June 3, 2016 – 7:28PM
Michaela Whitbourn and Michael Evans
As the final act of one of Australia’s biggest insider trading scandals came to a climax in the NSW Supreme Court this week, the school motto of St Ignatius’ College, Riverview, offered an ironic reminder of fortunes strived for, gained – and spectacularly lost.
Quantum potes, tantum aude – Dare to do as much as you can.
Oliver Curtis leaving St James Supreme Court after being found guilty of insider trading. Photo: Dominic Lorrimer
Oliver Curtis and John Hartman, young bankers and childhood best friends who met at the exclusive north shore high school, were risk-takers whose daring would change the course of their lives.
They took a gamble when only “just adults”, in the words of Crown prosecutor David Staehli, SC. The result, as Curtis’s defence counsel had it, was a “Greek tragedy” of sorts, as friendships were torn apart.
At the height of their scam Hartman and Curtis were making hundreds of thousands of dollars using risky financial products known as contracts for difference to bet on shifts in share prices.
Oliver Curtis and his wife Roxy Jacenko arriving at his trial in the Supreme Court in Sydney. Photo: Daniel Munoz
Less risky, of course, when you are exploiting inside information to bet on a sure thing. But the duo knew, in the words of Hartman, they would be “in a lot of shit” if their dealings were detected. It had become “almost a bit of a game, in a sense”.
For a time, the game and the lure of profits was irresistible. “Slam any bid,” Curtis urged his broker in taped telephone calls recording the trades at the centre of the trial.
“Be aggressive?” his broker queried in another call.
“Yeah, just keep grabbing,” Curtis replied.
The adrenaline was palpable. “Thank Jesus,” Curtis said after he had trouble reaching his broker. “You were scaring me. I don’t have anyone else’s number, I can’t bloody – it fell through the roof.”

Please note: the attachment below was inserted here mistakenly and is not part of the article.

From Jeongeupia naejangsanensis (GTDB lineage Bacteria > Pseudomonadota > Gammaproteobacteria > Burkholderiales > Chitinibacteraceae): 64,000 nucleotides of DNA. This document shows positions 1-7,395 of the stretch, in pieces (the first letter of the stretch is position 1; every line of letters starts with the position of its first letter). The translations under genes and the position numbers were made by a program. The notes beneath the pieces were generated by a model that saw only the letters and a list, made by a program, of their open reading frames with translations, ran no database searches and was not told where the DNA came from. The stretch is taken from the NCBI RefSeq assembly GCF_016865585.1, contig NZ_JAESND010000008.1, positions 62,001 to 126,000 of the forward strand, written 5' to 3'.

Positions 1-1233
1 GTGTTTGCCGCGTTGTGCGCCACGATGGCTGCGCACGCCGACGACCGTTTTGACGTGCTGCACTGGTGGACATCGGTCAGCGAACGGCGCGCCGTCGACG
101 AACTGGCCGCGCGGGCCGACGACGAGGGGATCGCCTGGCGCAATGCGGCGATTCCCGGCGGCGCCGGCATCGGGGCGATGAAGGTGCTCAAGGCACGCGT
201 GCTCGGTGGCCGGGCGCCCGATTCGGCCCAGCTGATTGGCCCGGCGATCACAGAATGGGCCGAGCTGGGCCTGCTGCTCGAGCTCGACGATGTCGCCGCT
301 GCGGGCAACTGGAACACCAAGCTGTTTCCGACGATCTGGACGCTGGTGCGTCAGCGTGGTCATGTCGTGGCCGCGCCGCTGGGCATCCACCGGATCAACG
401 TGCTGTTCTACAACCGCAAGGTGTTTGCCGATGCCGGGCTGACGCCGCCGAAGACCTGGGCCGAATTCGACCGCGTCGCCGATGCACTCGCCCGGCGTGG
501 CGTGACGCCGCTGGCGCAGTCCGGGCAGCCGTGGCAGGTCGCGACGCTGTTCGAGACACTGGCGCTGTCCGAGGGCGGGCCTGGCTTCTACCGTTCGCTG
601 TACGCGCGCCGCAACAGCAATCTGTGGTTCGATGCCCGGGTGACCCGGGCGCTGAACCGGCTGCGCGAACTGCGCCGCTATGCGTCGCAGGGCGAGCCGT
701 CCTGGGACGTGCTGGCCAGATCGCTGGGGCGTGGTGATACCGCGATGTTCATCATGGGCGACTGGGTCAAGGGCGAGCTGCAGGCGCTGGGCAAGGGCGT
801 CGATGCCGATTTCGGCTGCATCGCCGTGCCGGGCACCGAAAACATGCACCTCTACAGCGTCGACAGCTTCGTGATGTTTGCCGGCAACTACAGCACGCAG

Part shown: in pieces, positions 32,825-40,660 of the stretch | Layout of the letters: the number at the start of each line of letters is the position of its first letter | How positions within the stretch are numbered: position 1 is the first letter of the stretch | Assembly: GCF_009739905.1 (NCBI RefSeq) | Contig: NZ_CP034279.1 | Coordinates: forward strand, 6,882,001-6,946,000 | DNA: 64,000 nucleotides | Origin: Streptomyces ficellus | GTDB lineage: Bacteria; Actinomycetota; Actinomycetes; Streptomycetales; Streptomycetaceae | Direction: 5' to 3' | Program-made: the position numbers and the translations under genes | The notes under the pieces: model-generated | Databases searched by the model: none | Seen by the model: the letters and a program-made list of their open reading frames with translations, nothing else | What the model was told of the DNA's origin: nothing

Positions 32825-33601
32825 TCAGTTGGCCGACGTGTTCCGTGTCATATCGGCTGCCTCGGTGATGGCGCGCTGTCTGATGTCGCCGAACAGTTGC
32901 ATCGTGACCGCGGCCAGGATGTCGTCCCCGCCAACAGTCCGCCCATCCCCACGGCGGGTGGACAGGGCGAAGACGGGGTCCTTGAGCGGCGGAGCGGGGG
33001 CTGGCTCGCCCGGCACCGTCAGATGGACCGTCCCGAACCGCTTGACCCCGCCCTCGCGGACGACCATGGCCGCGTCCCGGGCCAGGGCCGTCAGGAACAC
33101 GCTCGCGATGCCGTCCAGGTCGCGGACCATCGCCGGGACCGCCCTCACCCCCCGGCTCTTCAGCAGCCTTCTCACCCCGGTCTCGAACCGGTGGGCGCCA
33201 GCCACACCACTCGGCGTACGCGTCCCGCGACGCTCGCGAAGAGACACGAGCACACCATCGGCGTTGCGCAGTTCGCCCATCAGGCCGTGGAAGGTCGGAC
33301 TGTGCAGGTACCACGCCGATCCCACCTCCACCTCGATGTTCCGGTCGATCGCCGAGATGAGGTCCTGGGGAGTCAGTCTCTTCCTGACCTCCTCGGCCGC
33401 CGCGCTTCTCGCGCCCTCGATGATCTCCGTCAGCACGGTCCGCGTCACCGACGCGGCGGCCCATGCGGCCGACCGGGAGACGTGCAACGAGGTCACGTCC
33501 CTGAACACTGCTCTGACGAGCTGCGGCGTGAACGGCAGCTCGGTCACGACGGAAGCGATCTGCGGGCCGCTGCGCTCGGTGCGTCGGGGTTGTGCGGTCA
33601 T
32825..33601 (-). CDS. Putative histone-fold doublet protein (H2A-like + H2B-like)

The plan, hatched in 2007, was for Hartman to pass on confidential tips from his job as an equities dealer at boutique firm Orion Asset Management. Curtis, then at Transocean Group, would place the trades and the men would split the profits, which totalled $1.43 million in a year.
The pair would ramp up their trading before splurging on luxury expenses, including a year’s upfront rent on a $3000-a-week Bondi pad and a luxury holiday to Whistler and Las Vegas.
But on Thursday the game was over. Curtis, a 30-year-old father of two and husband of Sydney publicist Roxy Jacenko, was found guilty of insider trading by a jury and faces up to five years in prison. Hartman, also 30, has already served 15 months behind bars after pleading guilty to a string of insider trading offences that made him millions.
Theirs is a simple morality play of privilege, greed and wasted opportunity as two young men from wealthy families acted with seeming impunity as they profited from inside information.
But it’s also a story of two families, brought together through childhood friendship, and pulled apart as their crimes were exposed. John would become the prosecution’s star witness against his former best friend.
When John tearfully confessed to his father, Keith, a prominent north shore obstetrician, it was the latest in a series of dramas for the family.
Dr Hartman has been an obstetrics institution on the lower north shore for decades where he runs a successful practice at the Mater Hospital in Crows Nest.
He was little known outside the medical fraternity until Sarah Murdoch, the supermodel wife of media scion Lachlan, was linked to his care. The tag “obstetrician to the stars” quickly stuck when Erica Packer, then wife of billionaire James, and Hollywood actress Nicole Kidman also frequented his waiting room.